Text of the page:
Aye, there's the rub. For in that sweep of determinism, what memes may come? If the parts are guided by laws of determinism and causality, how can the whole exhibit any freedom? It's of some significance that these parts themselves are wholes, that further have parts that are not guided by laws of strict causal determinism, but follow the freedom of quantum probability. But I am getting ahead of myself. Can the whole exhibit freedom, when the parts don't seem to? Something tells us, it does. We empirically experience choice. We experience impulse, emotion, reason, dilemma, ambivalence, conflict, and the relief of making the choice. Is it an illusion then? How could the whole be greater than the some of its parts? The answer seemed simple. There is the sum of all the parts, and there is the sum of all the interactions and relationships between the parts, there is also a sum of all the interactions with the environment of the parts, and the whole is a total of all these sums. That seems to me, to be the recipe for wonder, for consciousness, for free choice. When the parts stop interacting with each other, the sum stays, but the whole vanishes. And that is a dead parrot!

The human being is made of trillions of cells, and there are about ten times more bacteria in the human body than “human” cells. In the past centuries we thought of ourselves as monolithic entities, but now we know, we are entire ecosystems. So let’s take a whole, a hundred trillionth of a human being. A bacterium swimming smoothly in water – now let’s introduce a drop of acid in its environment. A mere contact with a single molecule of a fatal substance and it will tumble around and speed in the other direction. If we were to logically break down the steps between the contact and the action of tumbling, then we get – stimulus, contact / perception, reference to memory – in this case, a genetic memory of thirty six chemicals, recognition, inference, recall of response and finally, action / response. A simple if-then program that itself would have taken billions of generations to evolve (along with it's next consequential step - the dangling else) . This, understandably has happened through completely physical, causal “unconscious” processes.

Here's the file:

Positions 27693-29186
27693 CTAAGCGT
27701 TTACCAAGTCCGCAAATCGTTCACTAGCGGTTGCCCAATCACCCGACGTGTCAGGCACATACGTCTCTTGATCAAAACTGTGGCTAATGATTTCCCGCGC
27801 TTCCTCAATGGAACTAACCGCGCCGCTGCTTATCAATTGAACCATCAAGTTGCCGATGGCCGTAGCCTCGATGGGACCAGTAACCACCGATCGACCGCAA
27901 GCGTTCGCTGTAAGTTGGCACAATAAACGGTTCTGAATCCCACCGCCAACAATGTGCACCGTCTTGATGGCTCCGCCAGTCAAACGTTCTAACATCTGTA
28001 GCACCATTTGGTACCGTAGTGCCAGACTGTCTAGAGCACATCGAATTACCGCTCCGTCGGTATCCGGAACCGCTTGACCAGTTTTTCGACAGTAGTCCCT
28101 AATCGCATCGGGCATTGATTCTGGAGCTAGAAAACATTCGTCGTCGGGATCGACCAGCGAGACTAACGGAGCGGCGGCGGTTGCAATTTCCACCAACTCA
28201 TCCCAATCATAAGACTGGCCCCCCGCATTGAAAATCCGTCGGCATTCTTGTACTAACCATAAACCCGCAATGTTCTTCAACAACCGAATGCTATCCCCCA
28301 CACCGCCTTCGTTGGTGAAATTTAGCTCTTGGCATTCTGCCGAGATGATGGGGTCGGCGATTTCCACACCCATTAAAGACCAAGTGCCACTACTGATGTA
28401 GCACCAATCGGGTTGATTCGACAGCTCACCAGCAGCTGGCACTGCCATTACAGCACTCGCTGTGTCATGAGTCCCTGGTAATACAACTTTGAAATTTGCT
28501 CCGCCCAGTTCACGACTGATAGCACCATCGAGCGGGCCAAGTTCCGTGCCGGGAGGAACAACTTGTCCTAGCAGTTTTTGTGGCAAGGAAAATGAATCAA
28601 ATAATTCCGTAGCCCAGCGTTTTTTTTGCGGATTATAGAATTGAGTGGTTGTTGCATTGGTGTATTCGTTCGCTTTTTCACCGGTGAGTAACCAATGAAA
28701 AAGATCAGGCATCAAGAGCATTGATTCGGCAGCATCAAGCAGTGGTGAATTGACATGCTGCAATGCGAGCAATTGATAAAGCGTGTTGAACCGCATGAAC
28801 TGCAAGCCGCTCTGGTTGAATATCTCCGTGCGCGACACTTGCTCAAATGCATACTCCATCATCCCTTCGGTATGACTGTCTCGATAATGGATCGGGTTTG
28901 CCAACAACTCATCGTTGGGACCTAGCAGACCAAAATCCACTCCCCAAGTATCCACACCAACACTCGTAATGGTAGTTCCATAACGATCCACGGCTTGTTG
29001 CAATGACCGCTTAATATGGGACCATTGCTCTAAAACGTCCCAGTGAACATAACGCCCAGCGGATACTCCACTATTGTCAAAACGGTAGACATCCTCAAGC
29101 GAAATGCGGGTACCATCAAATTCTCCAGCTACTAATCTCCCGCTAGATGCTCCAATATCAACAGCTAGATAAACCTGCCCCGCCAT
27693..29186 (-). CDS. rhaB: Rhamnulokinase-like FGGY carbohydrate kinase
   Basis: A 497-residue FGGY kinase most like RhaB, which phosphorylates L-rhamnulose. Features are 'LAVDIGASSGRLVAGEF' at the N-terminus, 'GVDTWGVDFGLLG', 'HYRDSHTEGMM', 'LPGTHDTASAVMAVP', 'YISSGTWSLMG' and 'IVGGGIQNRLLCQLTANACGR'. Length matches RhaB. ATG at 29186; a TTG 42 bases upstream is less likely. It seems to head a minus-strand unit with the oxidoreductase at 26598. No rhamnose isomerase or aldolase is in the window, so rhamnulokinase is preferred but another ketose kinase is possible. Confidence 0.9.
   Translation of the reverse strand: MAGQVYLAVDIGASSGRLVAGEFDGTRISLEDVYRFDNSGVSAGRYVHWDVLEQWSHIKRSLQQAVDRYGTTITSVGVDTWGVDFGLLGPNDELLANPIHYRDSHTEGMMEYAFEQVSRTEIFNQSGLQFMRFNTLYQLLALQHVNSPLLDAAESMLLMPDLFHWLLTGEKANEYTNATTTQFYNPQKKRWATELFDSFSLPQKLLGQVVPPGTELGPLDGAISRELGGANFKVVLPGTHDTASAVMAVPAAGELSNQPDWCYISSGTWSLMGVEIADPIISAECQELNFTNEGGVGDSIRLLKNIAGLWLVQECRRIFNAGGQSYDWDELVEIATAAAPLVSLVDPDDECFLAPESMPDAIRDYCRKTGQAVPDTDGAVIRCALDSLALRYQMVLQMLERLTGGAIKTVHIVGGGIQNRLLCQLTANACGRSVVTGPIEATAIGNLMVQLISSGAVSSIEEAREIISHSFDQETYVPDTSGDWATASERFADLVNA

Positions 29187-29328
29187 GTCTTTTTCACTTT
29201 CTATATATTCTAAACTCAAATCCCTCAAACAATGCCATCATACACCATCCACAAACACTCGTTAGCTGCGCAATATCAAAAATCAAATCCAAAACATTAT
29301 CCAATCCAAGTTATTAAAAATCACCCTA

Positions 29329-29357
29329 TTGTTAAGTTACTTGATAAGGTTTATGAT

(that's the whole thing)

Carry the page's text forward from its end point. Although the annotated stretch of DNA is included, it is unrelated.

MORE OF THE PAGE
What I can’t help but suggest is an approach of looking – that biology causes a substance interference in physical laws – by pitching one against the other. This is what I mean by that statement – if a micro-body that was a chemical imitation of the bacterium, were to come in contact with the molecule of acid, it would not be repelled by it. It would be engulfed, without resistance (much like a chemical equivalent of a bird will not rise against gravity and fly). So I am rephrasing choice as the possibility of tumbling – the possibility for the bacterium to not be engulfed by the fatal substance in its environment. So, while the laws that led to this simple if-then decision making system are deterministic, a choice is created by the very existence of the decision making process.

As life evolves into more complex forms, one more step gets introduced in this process – this step is learning – storage of new data, acquired within the lifetime of the organism. Memory evolved to supply useful information to the organism’s decision-making systems, so they can change their behavior to better suit their environment, or even predict the future based on patterns of the past. But memory itself is a metaphor, it’s a snapshot of reality. An intricate system of these snapshots acquired over a lifetime provide new updated information to life’s decision making agency, sometimes contradictory to the memory genetically inherited - causing conflicts between intuition and reason, the classical “heart” and the “mind”.